Steven Durland: Oh, no, later. I mean, if you were to look at the field, basically what happened is feminists took performance art as a form and figured out how to use it for political ends. And then activist artists took this form that people had turned to political ends and used it— you know, took it in another direction. Okay, you’ve made this kind of political thing; now we’re going to just, you know determine that this is a political form.

Jenni Sorkin: [over Durland] Well, how aware were people of activist theater, like Bread and Puppet Theater or different kinds of theatrical—

Linda Frye Burnham: There was a big difference between performance art and theater in Los Angeles. I don’t think so much in New York. Everything was always so diverse in New York. But in LA, among the people that showed up in the magazine, you wouldn’t find a preponderance of those people who would go to see plays or see theater, or even know about experimental theater. That was like a different world to them. So they might’ve heard of Bread and Puppet, but it wouldn’t be in their conversation in the same way that visual art was. Same thing with film, same thing with dance.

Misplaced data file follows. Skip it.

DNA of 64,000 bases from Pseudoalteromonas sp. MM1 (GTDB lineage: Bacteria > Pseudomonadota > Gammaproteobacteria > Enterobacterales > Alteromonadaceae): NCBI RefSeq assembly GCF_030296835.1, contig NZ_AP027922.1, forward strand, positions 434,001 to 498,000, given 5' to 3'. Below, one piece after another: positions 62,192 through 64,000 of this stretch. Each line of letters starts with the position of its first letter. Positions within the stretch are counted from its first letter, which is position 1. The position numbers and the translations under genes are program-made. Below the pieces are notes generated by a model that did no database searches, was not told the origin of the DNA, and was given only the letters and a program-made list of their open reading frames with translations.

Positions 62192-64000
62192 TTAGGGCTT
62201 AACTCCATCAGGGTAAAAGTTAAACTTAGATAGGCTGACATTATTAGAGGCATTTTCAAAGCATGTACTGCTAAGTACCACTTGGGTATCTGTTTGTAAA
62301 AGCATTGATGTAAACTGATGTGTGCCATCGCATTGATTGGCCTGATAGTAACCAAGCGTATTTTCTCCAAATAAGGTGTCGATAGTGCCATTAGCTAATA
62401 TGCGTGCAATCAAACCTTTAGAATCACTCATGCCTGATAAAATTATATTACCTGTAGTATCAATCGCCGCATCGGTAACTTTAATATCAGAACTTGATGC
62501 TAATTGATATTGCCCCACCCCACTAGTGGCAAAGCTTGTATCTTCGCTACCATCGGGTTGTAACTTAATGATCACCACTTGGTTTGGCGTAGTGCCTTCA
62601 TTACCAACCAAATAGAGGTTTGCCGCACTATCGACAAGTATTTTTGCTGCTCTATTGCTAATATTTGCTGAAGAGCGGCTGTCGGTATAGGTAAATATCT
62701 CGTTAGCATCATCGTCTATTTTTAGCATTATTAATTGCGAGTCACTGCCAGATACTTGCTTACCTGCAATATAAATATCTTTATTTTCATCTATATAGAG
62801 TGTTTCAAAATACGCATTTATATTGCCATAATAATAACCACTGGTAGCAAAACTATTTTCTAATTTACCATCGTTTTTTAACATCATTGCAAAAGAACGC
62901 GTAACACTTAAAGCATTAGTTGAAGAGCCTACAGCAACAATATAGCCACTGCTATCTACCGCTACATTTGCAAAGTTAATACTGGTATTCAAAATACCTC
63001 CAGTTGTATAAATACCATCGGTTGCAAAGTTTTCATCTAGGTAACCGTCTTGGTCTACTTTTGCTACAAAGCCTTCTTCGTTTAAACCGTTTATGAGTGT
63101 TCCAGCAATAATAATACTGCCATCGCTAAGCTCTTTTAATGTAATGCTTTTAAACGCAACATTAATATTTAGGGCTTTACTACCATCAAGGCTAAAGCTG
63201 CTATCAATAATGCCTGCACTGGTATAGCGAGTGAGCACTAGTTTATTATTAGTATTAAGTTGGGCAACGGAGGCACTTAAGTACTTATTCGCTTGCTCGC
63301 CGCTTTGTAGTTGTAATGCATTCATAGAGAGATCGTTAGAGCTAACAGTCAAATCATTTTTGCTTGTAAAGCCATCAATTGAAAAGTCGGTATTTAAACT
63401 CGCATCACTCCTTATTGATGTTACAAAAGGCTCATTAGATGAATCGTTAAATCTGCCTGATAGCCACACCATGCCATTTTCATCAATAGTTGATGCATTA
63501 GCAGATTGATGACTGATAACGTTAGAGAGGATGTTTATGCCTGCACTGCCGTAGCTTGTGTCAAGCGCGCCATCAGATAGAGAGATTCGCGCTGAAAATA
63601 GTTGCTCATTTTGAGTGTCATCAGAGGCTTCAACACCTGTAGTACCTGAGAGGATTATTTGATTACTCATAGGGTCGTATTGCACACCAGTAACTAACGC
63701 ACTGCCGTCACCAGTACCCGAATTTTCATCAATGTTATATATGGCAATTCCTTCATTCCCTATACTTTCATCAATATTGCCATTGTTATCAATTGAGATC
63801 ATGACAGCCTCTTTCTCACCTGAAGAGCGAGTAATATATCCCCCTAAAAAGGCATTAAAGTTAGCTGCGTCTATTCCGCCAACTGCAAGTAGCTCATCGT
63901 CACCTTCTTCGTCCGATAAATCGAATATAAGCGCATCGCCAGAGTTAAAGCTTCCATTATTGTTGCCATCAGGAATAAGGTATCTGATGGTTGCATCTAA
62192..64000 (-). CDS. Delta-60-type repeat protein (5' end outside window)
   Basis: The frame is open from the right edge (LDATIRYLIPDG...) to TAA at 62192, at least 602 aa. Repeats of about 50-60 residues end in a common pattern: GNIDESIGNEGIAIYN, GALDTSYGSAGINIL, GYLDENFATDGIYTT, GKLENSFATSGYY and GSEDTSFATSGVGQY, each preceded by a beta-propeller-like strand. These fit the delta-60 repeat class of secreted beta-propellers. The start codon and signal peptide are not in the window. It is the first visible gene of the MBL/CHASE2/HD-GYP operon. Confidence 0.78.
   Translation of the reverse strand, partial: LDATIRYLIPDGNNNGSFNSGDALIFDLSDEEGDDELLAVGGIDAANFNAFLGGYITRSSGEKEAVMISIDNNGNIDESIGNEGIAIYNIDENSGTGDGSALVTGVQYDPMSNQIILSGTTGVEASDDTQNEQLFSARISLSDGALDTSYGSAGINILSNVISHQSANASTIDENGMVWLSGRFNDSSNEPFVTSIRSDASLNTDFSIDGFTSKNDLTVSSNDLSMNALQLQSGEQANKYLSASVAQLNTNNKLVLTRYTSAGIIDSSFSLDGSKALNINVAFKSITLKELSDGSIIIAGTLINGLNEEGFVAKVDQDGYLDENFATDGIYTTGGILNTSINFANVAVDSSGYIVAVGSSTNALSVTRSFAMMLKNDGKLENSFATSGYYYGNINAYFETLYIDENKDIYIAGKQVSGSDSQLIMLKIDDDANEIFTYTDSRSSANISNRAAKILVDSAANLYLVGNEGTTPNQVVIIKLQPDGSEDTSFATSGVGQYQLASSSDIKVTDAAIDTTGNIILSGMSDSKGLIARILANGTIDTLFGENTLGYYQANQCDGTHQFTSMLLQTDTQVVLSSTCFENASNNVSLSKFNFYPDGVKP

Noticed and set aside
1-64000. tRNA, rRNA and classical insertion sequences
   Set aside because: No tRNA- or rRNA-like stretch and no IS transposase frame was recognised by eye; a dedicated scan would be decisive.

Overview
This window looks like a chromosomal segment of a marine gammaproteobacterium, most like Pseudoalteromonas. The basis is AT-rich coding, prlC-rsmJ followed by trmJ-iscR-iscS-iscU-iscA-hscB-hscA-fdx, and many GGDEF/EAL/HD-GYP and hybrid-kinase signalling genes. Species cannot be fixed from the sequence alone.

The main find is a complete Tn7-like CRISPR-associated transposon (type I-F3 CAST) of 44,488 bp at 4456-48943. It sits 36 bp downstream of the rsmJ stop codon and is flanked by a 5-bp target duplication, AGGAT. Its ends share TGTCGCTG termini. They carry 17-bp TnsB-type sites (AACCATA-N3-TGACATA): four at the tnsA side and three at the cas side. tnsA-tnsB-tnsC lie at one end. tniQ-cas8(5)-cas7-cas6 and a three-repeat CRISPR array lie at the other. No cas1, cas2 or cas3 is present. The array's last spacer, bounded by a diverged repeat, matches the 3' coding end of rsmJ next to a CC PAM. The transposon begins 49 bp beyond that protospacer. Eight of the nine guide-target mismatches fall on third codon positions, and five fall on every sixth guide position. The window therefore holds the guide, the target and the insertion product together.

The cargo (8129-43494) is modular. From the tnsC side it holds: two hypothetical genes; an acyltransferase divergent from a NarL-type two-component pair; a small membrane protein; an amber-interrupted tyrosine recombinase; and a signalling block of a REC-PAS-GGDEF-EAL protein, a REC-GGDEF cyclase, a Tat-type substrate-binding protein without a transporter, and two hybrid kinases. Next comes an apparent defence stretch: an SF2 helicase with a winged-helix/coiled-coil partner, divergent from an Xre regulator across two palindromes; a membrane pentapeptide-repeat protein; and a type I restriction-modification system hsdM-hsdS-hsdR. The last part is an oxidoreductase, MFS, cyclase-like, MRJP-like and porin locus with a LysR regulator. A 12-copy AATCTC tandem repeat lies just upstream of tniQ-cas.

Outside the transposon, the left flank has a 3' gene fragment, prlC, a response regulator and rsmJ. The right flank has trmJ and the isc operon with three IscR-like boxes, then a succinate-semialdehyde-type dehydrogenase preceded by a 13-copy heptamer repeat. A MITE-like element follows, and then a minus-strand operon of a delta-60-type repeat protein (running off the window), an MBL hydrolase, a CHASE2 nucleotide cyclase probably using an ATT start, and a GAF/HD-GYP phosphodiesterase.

Steven Durland: Yeah, experimenting with the form was still important. And Bread and Puppet was—

Linda Frye Burnham: Too theatrical. [laughs]

Steven Durland: Well, and also very formally uninventive, you know what I mean?

Linda Frye Burnham: Yeah.

Steven Durland: It came up with a form and just kept using it for the next couple[?] years.

Jenni Sorkin: [over Durland] Right. Although I do remember an article at some point about Indonesian hand puppets. Somebody wrote something about—

Steven Durland: Well, that was later on. We’re talking about…

Jenni Sorkin: Okay.